Realtors Share Their Best Curb Appeal Tips

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Barton-Graham Home Design

Much is said about creating curb appeal when you put your home up for sale. But is it really that important in our sizzling real estate market? And what projects will get the biggest bang for the buck and attract the right buyer?

Why not ask Realtors? They’re on the front lines with buyers, hearing comments and seeing what works and what doesn’t.

“Curb appeal is one of the most important factors when it comes to the marketing of your home,” said Brandon Travelstead, a Realtor with Dallas City Center Realtors. “It’s all about what the potential buyer sees when they pull up out front, get out of the car, and walk to the front door—you really have 30 to 45 seconds to capture that buyer’s attention before they form their first impression.”

Dennis Hammett, Ebby Halliday’s 2015 “Rookie of the Year,” considers curb appeal one of his areas of expertise and offers specific recommendations for clients.

“I work with a wide range of buyers, sellers, and investors in the readiness and prep to get the most of the home’s appearance,” Hammett said. “Whether listing a $200,000 or a $2-million property, you only have one chance to make that first impression—I’m always looking for that ‘wow’ factor that will attract potential buyers.”

We asked top Dallas Realtors to weigh in on curb appeal improvements sellers can make to their properties. We’ve divided their answers into budget-friendly, mid-range, and high-end so you can easily see where to best spend your money. Let’s hear what they have to say!


A home renovated by Stephan Sardone.
A home renovated by Stephan Sardone of Sardone Construction.


Curb appeal from a budget standpoint means focusing on what features your property already has and making it shine.

“This can be accomplished by trimming back overgrown bushes, weeding flower beds, raking leaves, cutting a limb or two from mature trees, or even as simple as cutting the grass,” said Kyle Lyon, Founder and President of The Kyle Lyon Realty Group. “Ultimately, these small tasks and a little old fashion TLC can make a budget property stand out among the rest of the competition.”

Here are our Realtor suggestion for budget-friendly improvements:

MAKE WINDOWS SPARKLE: Clean windows are a must. Take the time to wash the exterior and interior of glass. There should be no visible dirt of streaking.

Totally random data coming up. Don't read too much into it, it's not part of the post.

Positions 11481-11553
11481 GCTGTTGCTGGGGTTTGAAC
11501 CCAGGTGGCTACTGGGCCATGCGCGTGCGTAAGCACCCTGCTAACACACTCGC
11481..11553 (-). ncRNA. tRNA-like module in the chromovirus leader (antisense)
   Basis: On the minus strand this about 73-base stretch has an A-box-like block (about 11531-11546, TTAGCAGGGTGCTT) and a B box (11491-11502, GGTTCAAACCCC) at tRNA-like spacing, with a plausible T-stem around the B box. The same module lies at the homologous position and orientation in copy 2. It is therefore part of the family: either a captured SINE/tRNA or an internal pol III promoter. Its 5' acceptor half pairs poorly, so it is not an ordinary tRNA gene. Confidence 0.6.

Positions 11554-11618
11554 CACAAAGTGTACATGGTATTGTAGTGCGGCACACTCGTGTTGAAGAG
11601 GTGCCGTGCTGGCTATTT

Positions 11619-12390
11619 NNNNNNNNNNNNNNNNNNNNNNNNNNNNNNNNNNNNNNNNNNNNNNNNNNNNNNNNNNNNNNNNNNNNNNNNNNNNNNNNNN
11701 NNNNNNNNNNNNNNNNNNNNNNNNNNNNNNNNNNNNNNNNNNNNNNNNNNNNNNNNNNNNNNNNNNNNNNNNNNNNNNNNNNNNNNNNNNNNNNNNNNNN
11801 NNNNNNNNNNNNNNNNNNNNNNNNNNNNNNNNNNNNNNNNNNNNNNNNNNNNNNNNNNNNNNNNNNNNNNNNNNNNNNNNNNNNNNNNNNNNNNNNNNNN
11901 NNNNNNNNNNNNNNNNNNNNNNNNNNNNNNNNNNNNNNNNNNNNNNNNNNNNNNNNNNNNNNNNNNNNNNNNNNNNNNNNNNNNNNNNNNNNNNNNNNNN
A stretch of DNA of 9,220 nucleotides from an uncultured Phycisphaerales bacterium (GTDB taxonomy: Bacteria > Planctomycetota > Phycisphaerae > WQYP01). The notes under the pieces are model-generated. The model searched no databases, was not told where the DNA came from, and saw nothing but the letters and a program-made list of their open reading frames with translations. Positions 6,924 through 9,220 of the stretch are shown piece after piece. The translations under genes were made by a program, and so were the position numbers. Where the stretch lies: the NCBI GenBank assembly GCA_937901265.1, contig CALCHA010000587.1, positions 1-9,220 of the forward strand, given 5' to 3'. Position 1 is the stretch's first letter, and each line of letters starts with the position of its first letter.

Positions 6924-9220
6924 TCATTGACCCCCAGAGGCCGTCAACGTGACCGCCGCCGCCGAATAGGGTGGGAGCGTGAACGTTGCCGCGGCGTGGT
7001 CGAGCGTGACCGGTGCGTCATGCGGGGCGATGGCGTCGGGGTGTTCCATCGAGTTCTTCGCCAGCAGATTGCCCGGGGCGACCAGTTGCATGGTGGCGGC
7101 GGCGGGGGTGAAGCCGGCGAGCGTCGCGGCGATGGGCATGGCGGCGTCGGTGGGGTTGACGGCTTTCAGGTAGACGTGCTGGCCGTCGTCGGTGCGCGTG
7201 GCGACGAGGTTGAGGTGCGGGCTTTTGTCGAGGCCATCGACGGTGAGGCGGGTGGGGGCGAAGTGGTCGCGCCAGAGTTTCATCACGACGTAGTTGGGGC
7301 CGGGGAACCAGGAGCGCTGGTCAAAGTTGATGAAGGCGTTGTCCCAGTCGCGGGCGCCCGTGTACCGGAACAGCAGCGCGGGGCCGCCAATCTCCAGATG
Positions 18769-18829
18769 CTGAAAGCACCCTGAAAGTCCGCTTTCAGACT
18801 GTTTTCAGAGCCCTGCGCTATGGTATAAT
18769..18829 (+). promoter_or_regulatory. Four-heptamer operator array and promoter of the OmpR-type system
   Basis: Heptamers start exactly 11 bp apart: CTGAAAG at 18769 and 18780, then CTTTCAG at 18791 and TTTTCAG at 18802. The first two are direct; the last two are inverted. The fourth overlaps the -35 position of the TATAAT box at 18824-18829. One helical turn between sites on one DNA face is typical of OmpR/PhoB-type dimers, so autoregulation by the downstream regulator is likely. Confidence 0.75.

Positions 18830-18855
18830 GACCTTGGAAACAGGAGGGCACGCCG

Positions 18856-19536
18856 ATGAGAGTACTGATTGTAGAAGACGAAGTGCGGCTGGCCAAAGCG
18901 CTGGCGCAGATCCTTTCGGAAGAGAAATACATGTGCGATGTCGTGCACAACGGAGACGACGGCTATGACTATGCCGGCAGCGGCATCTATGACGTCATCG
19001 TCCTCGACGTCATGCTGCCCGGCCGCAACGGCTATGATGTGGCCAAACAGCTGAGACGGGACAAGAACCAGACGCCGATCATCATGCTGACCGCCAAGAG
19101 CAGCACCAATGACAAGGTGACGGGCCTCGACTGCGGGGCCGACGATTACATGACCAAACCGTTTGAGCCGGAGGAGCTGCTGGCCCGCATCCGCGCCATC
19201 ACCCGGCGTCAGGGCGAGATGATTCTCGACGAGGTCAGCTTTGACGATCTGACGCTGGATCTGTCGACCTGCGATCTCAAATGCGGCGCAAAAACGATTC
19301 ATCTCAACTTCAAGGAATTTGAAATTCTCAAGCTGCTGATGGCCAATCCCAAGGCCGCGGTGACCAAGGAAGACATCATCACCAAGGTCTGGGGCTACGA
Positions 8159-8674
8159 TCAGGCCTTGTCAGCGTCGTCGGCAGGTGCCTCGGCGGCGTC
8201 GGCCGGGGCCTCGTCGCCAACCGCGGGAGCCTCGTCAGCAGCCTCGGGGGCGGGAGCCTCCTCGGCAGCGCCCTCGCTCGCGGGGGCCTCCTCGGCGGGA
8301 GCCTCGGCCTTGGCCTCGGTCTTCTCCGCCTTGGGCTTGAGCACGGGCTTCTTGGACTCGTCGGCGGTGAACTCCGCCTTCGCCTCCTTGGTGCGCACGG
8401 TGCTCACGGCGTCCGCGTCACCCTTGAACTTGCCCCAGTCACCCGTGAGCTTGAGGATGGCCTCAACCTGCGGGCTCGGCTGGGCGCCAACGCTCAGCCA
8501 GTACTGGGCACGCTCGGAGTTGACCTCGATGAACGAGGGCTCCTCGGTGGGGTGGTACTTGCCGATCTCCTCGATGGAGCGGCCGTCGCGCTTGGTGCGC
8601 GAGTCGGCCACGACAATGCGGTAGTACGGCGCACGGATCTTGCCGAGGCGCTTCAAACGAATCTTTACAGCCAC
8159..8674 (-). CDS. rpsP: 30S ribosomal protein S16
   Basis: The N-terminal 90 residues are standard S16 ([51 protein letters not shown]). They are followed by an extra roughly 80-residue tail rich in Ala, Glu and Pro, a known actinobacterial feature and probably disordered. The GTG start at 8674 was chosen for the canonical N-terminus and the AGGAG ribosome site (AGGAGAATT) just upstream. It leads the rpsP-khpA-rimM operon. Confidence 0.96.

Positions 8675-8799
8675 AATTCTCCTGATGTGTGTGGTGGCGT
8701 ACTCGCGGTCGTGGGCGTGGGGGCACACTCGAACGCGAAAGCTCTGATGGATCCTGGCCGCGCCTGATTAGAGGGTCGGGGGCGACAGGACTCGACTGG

TRIM AND MULCH: Mature trees are a selling feature, but can distract if limbs are blocking large portions of the front of your home. Hire a tree trimmer or do it yourself and make sure buyers have an unobstructed view of the front of your house. Make sure all shrubs are nearly trimmed, too.

Adding mulch to beds provides a neat and clean canvas for potential buyers to visualize their own color selections. Consider kicking it up a notch with some nice pots with seasonal color, but make sure these fit the scale of the home and entry.

“Make sure landscaping is fresh and interesting,” said Lee Lampl, an Ebby Halliday Realtor. “Don’t just focus on adding colorful perennials to beds—consider adding colorful pots, benches, or colored chairs in the yard. All of these things can draw the consumer’s eye to your home.

MAKE YOUR GRASS PRETTY: Take inventory of your front lawn and add sod plugs to bare spots. If it’s looking thin and brown, consider reseeding in the spring or fall. The thin areas will start growing grass within a few weeks.

“Get the yard green or overseeded—it makes the house look fresh and young,” said Charles Carneal, an agent with Dave Perry-Miller & Associates. “A large lawn looks more inviting in green than an expanse of dormant, cut-back grass. Large expanses of dirt are usually better with ground cover, even if it is just sprigs.”

POWER WASH: You can rent a pressure washer from most home improvement stores for under $75 a day. They will take years of dirt off your house and keep buyers paying attention to positive features.